Unfogged Mobile

Summation
Posted by Ogged on 09.24.20

The two paragraphs in this tweet (summarizing the findings of this book) are the great koan of American politics. Understand the why of this, and you will have reached enlightenment.

Inequality does not lead the public to favor policies that reduce it. It makes racially biased citizens less egalitarian & more supportive of Republicans.

More Republican control in Congress increases inequality, which in turn increases Republican control. pic.twitter.com/q9UmpHlaVY

— Matt Grossmann (@MattGrossmann) September 25, 2020
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Collateral Damage
Posted by Heebie-Geebie on 09.24.20

A thing I see play out over and over again is that higher ed administrations cut faculty lines or leave them unfilled, and the remaining faculty respond by increasing their own workloads so as to not hamper students' progression towards graduation. They do cut their workload in some ways - "I used to have [X] as a class assignment, a decade ago, but now that my classes are twice as large, I've had to change it to [Y] to keep up with the grading" - but only these soft changes that are impossible to quantify on any scale. (And adjuncts are hired, of course, but the service workload increases for the remaining tenure/tenure-track faculty. And you can run through your adjunct budget and still need more teachers, and be back in the same situation.)

What they don't do is reduce how many courses they're offering and cap course size and make current students collateral damage. In other words, say ¯\_(ツ)_/¯, "I'm so sorry - I agree that it would be great to take this course, and you should consider transferring, and at your exit interview, be sure to tell the people in charge that you're transferring because you can't get into the course you need." This would be awful for students in the shortterm, but is really the only bargaining chip to get administrators to fundamentally see that there is a trade-off to cutting faculty lines.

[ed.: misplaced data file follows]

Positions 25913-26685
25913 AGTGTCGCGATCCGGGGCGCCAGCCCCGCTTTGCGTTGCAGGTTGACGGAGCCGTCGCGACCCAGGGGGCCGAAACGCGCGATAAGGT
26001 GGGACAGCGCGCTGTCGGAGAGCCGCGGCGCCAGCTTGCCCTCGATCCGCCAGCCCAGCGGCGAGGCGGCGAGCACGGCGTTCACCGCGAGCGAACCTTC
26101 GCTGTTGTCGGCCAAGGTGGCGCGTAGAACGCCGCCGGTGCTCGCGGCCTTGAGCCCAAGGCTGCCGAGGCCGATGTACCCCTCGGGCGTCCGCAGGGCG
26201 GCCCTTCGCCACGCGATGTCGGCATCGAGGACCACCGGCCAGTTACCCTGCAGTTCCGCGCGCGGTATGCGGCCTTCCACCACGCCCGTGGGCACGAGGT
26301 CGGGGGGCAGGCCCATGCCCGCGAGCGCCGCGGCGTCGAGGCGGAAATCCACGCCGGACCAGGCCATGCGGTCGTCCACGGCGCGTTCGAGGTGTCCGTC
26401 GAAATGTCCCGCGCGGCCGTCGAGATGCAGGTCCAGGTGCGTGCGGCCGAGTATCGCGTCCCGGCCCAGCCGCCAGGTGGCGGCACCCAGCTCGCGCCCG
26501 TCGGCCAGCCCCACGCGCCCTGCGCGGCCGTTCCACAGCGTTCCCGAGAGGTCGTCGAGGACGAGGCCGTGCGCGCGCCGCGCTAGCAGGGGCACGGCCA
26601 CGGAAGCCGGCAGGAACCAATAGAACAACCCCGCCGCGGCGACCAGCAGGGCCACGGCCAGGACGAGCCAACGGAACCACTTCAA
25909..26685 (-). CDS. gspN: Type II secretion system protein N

Now, my observations come from a sample comes from incredibly earnest educators. First, the faculty at Heebie U would never consider the trade-off above. (And to be fair, the situation at Heebie U is not as dire as elsewhere, because our administration is also sweet and earnest (at this moment in time)). Second, the math colleagues that I work with most closely at other institutions tend to be at (severely underfunded) public institutions and very passionate about teaching. (And of course, the admininstrations there are constrained by the amount allocated by the state, although at the university level they can of course make terrible decisions in addition.) But my point is that I'm only in contact with faculty who would never use undergrads as pawns in this way.

But I do think that they should consider doing a kinder, gentler version of the above: take stock of your department. Decide on reasonable amounts of work to deliver, based on how many people are employed by the department, and how large classes have traditionally been. Then base what you offer on your staffing, and not (entirely) on the number of students who need your classes, and explain to the administration why there is such a large gap.

(Maybe this plays out differently in other disciplines and states! I have no idea.)

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